Pursuant to the DNA Testing Act, a person in custody takes the first step toward obtaining possible relief by filing
a motion in the court that entered the judgment requesting forensic DNA testing of biological material. State v.
Hale, 306 Neb. 725, 947 N.W.2d 313 (2020).
The DNA Testing Act is a limited remedy providing inmates an opportunity to obtain DNA testing in order to
establish innocence after a conviction. State v. Hale, 306 Neb. 725, 947 N.W.2d 313 (2020).
The DNA Testing Act does not apply to DNA testing of the defendant's person for the purpose of determining the defendant's metabolism of prescription medication. Furthermore, new evidence concerning a defendant's metabolism of prescription drugs, when such evidence has no bearing on identity, is not exculpatory under the DNA Testing Act. State v. Robbins, 297 Neb. 503, 900 N.W.2d 745 (2017).
Proceedings under the DNA Testing Act are civil in nature, and although the State has only a limited right to appeal in a criminal case, there are no such restrictions under the act; thus, as in any other civil proceeding, the State must cross-appeal in order for the Nebraska Supreme Court to consider any argument that a lower court’s decision should be upheld on grounds specifically rejected below. State v. Pratt, 287 Neb. 455, 842 N.W.2d 800 (2014).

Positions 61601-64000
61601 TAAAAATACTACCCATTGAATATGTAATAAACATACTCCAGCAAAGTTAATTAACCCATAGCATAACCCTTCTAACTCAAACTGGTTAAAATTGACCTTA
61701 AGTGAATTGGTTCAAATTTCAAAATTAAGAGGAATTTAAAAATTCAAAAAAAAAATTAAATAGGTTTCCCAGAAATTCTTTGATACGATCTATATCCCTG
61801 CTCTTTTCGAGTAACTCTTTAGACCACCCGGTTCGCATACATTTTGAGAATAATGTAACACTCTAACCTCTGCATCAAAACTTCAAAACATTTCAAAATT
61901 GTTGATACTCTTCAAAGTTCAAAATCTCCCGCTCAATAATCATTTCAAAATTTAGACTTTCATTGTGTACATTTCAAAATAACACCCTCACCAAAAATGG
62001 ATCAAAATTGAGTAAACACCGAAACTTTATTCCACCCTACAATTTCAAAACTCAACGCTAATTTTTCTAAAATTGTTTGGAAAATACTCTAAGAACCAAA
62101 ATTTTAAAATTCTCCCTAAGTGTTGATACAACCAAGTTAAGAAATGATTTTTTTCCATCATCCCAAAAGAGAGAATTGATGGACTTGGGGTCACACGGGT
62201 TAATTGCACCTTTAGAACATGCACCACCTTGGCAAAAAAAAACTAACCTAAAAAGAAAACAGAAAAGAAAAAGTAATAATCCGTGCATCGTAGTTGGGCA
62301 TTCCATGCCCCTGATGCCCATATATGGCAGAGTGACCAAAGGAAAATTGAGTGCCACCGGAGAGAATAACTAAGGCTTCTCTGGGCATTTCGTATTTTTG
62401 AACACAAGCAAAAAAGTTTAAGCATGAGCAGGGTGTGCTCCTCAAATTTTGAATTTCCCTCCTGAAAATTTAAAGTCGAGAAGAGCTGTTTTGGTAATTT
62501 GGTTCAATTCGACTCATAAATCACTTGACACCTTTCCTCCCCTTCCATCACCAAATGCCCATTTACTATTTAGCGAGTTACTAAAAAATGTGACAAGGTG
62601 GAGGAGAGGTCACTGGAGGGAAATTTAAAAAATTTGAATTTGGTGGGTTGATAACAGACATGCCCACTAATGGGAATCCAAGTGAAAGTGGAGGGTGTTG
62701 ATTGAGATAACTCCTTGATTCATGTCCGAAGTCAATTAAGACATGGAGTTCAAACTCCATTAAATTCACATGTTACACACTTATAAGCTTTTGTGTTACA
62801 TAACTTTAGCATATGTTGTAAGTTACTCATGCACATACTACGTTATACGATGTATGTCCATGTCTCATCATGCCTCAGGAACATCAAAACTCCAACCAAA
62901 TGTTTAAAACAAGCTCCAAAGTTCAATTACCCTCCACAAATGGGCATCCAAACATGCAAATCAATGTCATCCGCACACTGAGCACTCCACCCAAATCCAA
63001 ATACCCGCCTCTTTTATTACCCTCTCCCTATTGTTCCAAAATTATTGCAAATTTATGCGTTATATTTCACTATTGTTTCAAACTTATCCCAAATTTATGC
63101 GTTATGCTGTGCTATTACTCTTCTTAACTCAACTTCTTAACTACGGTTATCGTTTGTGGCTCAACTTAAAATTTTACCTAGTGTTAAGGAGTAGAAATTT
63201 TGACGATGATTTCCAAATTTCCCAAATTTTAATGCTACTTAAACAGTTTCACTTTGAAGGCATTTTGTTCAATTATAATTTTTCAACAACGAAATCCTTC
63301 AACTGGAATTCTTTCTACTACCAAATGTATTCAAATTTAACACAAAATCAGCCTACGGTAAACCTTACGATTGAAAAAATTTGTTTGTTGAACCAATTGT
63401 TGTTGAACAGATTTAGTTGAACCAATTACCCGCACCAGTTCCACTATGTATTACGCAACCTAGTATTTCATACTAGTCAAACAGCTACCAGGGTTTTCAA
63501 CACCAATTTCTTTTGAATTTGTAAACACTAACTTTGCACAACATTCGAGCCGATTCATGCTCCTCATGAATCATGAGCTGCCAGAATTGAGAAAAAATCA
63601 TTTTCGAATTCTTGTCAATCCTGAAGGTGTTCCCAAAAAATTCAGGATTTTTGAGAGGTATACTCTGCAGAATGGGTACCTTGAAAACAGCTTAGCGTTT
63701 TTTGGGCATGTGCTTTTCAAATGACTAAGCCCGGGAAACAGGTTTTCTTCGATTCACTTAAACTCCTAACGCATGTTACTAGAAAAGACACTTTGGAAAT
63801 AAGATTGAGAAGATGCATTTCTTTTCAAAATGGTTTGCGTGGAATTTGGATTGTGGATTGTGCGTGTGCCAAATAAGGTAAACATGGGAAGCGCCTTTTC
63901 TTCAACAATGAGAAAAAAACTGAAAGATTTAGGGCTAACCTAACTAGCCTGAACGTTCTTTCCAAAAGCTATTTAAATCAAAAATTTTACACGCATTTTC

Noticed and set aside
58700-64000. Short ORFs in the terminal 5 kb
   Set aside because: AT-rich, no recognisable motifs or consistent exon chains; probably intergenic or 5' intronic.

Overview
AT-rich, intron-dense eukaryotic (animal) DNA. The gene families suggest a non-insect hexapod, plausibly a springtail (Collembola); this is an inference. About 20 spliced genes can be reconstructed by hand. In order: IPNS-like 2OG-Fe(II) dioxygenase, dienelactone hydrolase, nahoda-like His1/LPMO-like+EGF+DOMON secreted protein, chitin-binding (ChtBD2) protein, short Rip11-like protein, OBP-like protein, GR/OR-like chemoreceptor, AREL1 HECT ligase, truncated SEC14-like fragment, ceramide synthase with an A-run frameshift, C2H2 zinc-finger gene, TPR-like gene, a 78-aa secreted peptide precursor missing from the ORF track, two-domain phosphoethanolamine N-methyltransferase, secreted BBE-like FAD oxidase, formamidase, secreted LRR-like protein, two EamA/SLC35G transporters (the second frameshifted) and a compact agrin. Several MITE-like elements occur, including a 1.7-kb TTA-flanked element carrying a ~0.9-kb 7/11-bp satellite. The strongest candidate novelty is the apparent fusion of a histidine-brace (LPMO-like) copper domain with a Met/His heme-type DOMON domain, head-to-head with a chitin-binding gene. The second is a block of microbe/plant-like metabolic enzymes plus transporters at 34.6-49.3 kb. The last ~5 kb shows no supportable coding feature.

In enacting the DNA Testing Act, the Legislature intended to provide (1) an extraordinary remedy—vacation of the judgment—for the compelling circumstance in which actual innocence is conclusively established by DNA testing and (2) an ordinary remedy—a new trial—for circumstances in which newly discovered DNA evidence would have, if available at the former trial, probably produced a substantially different result. State v. Parmar, 283 Neb. 247, 808 N.W.2d 623 (2012).
Postconviction DNA evidence probably would have produced a substantially different result at trial if the evidence (1) tends to create a reasonable doubt about the defendant's guilt and (2) does not merely impeach or contradict a key eyewitness' testimony, but is probative of a factual situation different from that to which the witness testified. State v. Parmar, 283 Neb. 247, 808 N.W.2d 623 (2012).
To warrant an order vacating a judgment of conviction under the DNA Testing Act, the movant must present DNA testing results that, when considered with the evidence presented at the trial leading to conviction, show a complete lack of evidence to establish an essential element of the crime charged. But to warrant an order for a new trial under the DNA Testing Act, the movant must present DNA testing results that probably would have produced a substantially different result if the evidence had been offered and admitted at the movant's trial. State v. Parmar, 283 Neb. 247, 808 N.W.2d 623 (2012).
An action under the DNA Testing Act is a collateral attack on a conviction and is therefore similar to a postconviction action and is not part of the criminal proceeding itself. State v. Pratt, 273 Neb. 817, 733 N.W.2d 868 (2007).